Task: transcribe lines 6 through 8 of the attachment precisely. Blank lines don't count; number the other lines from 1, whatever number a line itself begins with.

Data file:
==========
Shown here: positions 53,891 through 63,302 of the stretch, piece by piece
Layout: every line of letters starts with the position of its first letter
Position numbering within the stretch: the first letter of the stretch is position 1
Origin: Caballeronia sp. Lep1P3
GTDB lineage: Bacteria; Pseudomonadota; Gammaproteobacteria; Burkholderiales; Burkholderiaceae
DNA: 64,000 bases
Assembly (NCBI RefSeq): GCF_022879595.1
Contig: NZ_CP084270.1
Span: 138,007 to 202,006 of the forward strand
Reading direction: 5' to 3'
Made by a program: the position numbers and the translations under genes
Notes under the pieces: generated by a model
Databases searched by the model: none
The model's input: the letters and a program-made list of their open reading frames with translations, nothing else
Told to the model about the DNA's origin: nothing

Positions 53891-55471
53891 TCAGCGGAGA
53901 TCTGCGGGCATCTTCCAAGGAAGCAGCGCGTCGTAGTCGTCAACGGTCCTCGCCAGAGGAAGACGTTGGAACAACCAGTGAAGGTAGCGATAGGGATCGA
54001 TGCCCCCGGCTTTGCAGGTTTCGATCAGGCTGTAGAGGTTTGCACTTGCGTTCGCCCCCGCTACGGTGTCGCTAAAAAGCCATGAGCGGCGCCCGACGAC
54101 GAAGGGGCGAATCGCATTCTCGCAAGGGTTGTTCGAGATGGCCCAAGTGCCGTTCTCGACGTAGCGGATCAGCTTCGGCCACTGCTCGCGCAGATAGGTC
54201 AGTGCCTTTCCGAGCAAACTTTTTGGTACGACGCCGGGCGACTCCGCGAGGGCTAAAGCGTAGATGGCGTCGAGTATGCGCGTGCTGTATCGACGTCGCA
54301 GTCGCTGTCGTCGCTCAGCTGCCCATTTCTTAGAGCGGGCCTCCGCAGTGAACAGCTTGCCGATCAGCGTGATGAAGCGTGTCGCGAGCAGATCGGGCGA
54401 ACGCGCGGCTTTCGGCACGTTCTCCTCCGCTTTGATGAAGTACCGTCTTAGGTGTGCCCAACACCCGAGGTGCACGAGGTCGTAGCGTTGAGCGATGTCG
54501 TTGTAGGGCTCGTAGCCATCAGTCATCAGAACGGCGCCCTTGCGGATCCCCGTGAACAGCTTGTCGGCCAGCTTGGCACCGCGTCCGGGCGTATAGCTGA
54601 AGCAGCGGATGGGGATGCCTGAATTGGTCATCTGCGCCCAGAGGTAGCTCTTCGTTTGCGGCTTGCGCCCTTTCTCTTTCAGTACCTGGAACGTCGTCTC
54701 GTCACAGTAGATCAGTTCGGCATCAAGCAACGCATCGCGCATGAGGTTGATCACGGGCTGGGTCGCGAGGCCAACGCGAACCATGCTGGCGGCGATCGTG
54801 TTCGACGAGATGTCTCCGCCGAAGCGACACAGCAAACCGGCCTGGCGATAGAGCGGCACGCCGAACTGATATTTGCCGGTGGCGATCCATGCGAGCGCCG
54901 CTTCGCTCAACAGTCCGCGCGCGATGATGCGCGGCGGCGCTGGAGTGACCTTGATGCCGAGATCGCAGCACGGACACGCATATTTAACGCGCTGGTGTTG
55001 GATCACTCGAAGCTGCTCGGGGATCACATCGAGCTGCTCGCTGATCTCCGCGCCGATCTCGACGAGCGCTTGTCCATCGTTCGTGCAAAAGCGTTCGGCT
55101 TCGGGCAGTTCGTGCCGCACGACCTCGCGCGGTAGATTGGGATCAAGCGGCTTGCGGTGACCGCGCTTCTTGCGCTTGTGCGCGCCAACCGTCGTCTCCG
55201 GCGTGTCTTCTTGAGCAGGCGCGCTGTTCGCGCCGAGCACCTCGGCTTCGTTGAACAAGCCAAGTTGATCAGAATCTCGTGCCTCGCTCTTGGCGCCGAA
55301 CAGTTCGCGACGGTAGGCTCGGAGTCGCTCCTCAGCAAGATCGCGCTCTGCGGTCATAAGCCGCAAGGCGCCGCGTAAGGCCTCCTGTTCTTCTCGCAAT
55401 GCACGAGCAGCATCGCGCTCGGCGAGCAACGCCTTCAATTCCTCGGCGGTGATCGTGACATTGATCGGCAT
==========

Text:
DNA: 64,000 bases
Assembly (NCBI RefSeq): GCF_022879595.1
Contig: NZ_CP084270.1